This was another page turner from Lynda Page, although it was a little more serious/darker than the others I've read, it still was a fantastic story with believable characters
I have another one of Lynda's from the library, I think I've found another author to add to my list of favourites
Monday, 8 June 2009
1314: Paris. Pope Clement has destroyed the Order of the Knights Templar, wrongly persuaded of their corruption. Watching through a veil of tears as his friends die at the stake, a surviving knight swears vengeance on their accusers.
1316: Devon. The newly appointed bailiff of Lydford Castle, Simon Puttock, is called to a village where a charred bosy has been found in a burned-out cottage. Unaccustomed to violence in this peaceful area, Simon assumes it's accidental death - but Sir Baldwin Furnshill, recetly returned from abroad, quickly convinces him that the victim had been killed before the fire began.
As Simon and the astute yet strangely reticent knight piece together the evidence, word comes of another murder, more horrible by far, for in this case the victim was undoubtedly burned alive. Are the two incidents connected.... and will the killers strike again?
I basically got this book to find out what happened after giving up on the poor quality audio-book version I had from the library some time ago. I think it was only just worth the curiosity satisfaction, as it didn't particularly grip me and I'd guessed what some of the outcome would be long before the end. That's not how a good whodunnit should unfold!
Reckon I'd class this as a sitting-on-the-beach or by-the-pool read - something to keep you lightly occupied whilst getting down to some serious ray catching. If you want something a bit more gripping then I reckon Ellis Peters probably does it better.
Adding to Book Crossing and my Swap List - shout if you want it. :0)
I have now read this book twice but only because it was my Reading Group’s choice for this month. I hadn’t remembered it in detail nor the ending, so I quite enjoyed reading it again and it is well worth a read.
It had me gripped from the first page to the last. It starts with a young couple, Dr David Henry and his wife Norah who are very excited about the imminent arrival of their new baby. When Norah goes into labour it's in the midst of a blizzard, David and Norah can only make it as far as David's own surgery where David delivers his perfect son. Then David delivers an unexpected twin but immediately recognizes the signs.....his daughter has Downs Syndrome. In 1964 children with Downs weren't expected to have any kind of life so David makes a decision and hands his daughter over to his nurse (Caroline Gill) and tells her to take the child to an institution where she can be looked after. Norah is under the influence of the gas and air and doesn’t know she has had a live child. David tells her that their daughter died at childbirth. When Caroline sees the place where she is to leave Phoebe she makes a decision that will change her life. She disappears with Phoebe and decides to bring her up as her own daughter. Is a decision that changes so many lives.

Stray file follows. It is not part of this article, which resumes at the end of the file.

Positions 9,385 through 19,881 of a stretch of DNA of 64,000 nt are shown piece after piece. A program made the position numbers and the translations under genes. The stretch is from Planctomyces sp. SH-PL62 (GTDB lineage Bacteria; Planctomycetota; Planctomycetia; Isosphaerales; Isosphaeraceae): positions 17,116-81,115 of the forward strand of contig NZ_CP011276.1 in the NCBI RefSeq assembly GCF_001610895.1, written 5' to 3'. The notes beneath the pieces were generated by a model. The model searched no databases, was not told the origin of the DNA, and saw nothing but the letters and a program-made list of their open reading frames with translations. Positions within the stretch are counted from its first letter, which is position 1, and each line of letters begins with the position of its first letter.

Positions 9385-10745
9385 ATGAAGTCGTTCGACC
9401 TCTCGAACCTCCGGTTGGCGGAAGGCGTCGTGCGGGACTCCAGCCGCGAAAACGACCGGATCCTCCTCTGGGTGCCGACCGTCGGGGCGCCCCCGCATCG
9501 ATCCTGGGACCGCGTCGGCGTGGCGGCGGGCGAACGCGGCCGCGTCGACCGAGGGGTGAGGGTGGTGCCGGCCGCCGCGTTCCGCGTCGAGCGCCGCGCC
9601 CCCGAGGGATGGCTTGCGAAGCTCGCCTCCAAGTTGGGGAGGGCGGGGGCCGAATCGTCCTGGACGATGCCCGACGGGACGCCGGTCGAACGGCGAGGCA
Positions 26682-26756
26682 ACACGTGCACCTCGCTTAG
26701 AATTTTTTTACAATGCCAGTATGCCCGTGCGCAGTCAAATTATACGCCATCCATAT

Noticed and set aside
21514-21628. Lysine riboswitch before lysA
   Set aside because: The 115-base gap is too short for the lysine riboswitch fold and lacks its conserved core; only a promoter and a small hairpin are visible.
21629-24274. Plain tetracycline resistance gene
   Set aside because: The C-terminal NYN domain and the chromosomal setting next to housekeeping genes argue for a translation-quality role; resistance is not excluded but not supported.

David lives with the lies and continues with the deceit even after he receives a note and a photograph of little Phoebe. His hobby is photography and he takes photos of everything and everyone around and earns high acclaim for his talent; hence the title, photographs being a way to keep a memory.
Norah’s grief of a lost child and his lies slowly tears the family apart and you are drawn deeper into the entangled lives of two families.
I loved the story and although it moves slowly I liked that about it. The descriptions of Phoebe as a grown young woman with Downs Syndrome were very poignant and I really felt for her and her need to be allowed to live her life as normal young woman. And although David’s decision was wrong, he thought he was protecting his wife from the anguish of having a child with Downs, and I liked him
A good read in my view.
Posted by Chris at 15:16
Friday, 5 June 2009